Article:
The setting sun is screened by a smoky haze over Willow Point Monday evening creating an eerie tableau when framed with Cody LaFrance’s Scare the Crows sculpture.

Smoke expected to lift but advisory lingers

Smoke from a series of wildfires in mainland B.C. will likely continue to impact much of Vancouver Island

Prevailing winds are beginning to relieve smoky conditions that hit Campbell River Sunday.

The Ministry of Environment and Island Health are leaving a wildfire smoke advisory in place until the current weather conditions improve, however.

“We had an overnight marine push that has cleared much of the smoke at ground level,” said Earle Plain, air quality meteorologist with MOE, on Tuesday. “But the smoke remains aloft, so we’ll continue to see the red sun in the mornings and evenings.”

Smoke from a series of wildfires in mainland B.C. will likely continue to impact much of Vancouver Island until there is a shift in the high-pressure system that has lingered over coastal B.C., or until the fires are put out, Plain added.

The ministry and Island Health issued a joint wildfire smoke advisory Sunday afternoon that covers a region stretching from Victoria in the south to Campbell River.

The westerly winds that moved in Monday and overnight into Tueday have provided improved conditions at particulate measuring stations in Victoria, Cowichan and Nanaimo, but Plain said elevated readings were still occuring Tuesday in Courtenay and Campbell River.

A particulate measuring station on Dogwood Street in Campbell River recorded a spike from 12 micrograms per cubic metre to more than 100 micrograms/m3 between 10 a.m. and 1 p.m. Monday afternoon — “That’s very high,” said Plain — and Campbell River’s hourly average from 9 a.m. Monday to 9 a.m. Tuesday was 52.5.

Exposure to particulate pollution from wildfires can be a particular risk to infants, the elderly and those who have underlying medical conditions, including asthma, diabetes and lung or heart disease, Island Health reported.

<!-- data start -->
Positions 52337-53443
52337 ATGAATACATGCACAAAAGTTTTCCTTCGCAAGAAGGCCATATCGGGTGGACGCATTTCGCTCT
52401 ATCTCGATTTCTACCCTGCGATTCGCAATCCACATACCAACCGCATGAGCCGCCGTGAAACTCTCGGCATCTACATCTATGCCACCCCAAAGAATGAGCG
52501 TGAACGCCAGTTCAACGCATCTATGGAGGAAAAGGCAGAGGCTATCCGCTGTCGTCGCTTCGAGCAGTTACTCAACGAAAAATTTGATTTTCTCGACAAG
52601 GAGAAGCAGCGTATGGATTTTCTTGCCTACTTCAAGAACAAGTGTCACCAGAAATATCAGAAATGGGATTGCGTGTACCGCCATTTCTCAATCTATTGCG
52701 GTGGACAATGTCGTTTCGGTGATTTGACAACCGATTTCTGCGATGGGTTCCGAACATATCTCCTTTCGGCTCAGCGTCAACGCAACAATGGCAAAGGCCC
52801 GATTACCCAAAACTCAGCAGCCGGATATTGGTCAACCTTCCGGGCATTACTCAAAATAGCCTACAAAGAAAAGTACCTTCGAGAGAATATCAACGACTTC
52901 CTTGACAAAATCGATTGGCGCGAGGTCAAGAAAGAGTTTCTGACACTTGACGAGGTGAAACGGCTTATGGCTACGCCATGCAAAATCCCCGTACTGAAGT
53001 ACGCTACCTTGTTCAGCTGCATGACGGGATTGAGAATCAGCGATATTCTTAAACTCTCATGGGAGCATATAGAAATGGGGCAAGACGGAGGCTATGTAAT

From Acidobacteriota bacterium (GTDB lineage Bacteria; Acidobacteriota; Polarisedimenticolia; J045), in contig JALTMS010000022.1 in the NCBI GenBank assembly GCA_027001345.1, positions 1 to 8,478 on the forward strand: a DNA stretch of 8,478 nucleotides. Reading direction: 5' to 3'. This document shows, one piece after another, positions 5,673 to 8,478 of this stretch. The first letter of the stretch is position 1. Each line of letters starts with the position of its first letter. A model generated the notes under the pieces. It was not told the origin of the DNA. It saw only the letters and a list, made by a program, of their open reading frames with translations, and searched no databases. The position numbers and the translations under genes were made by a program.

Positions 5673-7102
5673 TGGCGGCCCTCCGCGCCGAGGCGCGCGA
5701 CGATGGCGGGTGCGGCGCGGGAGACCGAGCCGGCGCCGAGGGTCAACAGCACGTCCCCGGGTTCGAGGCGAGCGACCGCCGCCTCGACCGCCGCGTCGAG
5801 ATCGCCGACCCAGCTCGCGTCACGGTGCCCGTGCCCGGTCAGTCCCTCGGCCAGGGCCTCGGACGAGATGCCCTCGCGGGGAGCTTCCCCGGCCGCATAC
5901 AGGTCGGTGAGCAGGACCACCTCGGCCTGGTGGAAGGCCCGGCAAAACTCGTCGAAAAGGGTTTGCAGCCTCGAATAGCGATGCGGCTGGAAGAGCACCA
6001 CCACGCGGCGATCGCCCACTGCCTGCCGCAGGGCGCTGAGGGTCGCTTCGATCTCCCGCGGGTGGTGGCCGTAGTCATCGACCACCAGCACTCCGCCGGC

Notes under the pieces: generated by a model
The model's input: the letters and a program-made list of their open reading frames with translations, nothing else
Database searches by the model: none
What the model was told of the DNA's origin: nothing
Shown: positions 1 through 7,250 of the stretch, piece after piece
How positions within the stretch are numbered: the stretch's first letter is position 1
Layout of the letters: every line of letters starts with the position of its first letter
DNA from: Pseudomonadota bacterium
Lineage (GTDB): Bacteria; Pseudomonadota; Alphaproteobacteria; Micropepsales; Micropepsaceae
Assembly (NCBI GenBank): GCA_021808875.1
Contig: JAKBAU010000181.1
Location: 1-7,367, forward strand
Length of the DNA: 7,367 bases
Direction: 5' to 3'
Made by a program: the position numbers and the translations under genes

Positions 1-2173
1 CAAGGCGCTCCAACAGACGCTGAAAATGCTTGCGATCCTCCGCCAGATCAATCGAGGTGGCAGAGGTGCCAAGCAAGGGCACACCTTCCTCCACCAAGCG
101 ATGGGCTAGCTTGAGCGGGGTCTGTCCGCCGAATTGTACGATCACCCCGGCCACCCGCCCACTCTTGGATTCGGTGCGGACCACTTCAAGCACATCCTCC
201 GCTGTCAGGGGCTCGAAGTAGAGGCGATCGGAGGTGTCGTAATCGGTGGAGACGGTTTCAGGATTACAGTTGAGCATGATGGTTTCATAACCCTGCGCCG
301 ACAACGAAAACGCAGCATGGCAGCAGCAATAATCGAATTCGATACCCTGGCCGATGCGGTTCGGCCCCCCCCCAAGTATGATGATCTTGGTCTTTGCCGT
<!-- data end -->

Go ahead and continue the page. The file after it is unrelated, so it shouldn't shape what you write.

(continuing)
Residents within the advisory area are urged to avoid strenuous outdoor activity, and to contact their health care providers if they experience difficulty in breathing, chest pain or discomfort and the sudden onset of cough or irritation of airways.

Residents with asthma or other chronic illness are urged to activate their asthma or personal care plan.

The advisory includes Port Alberni, which is impacted by its own forest fire on Dog Mountain, near Sproat Lake. Another Island fire, which caused the evacuation of nearly 200 residents in Port Hardy over the weekend, has been partially contained and residents have been allowed to return under an evacuation alert. No air quality advisory is posted for the Island north of Campbell River.

All of the smoke impacting the east side of Vancouver Island is coming from the mainland, and has been funneled into a single, large plume.

“There are a lot of different sources of smoke causing issue on the Island and the Sunshine Coast,” said Plain. “It’s coming from the Penticton fire, the Pemberton fire and the Sechelt fire, and it’s shooting across the strait through all these inlets.”

Plain said satellite imagery from Sunday showed the smoke pushing through Sechelt and striking the Qualicum/Parksville area before flowing south. Since then, however, winds have shifted to the west.

“With the shift to westerlies, we’re seeing that plume pushed to the north,” Plain said Monday afternoon. “Courtenay is getting slammed right now, and it’s on the way to Campbell River.”

Long term, Plain said, the high pressure system that has lingered over the Island will remain for the foreseeable future, meaning relief from the smoke will be dependent on surface winds — and on the efforts of firefighting crews.

The current improvement in conditions at ground level will benefit those with at-risk health conditions, but Plain warned that conditions can remain variable as long as the fires continue to burn.

“The thing about wildfire smoke is that it really changes quickly,” he said. “You can have one good hour, and then it gets bad again.”

Real-time air quality information, including readings from the Dogwood monitoring station, is available online at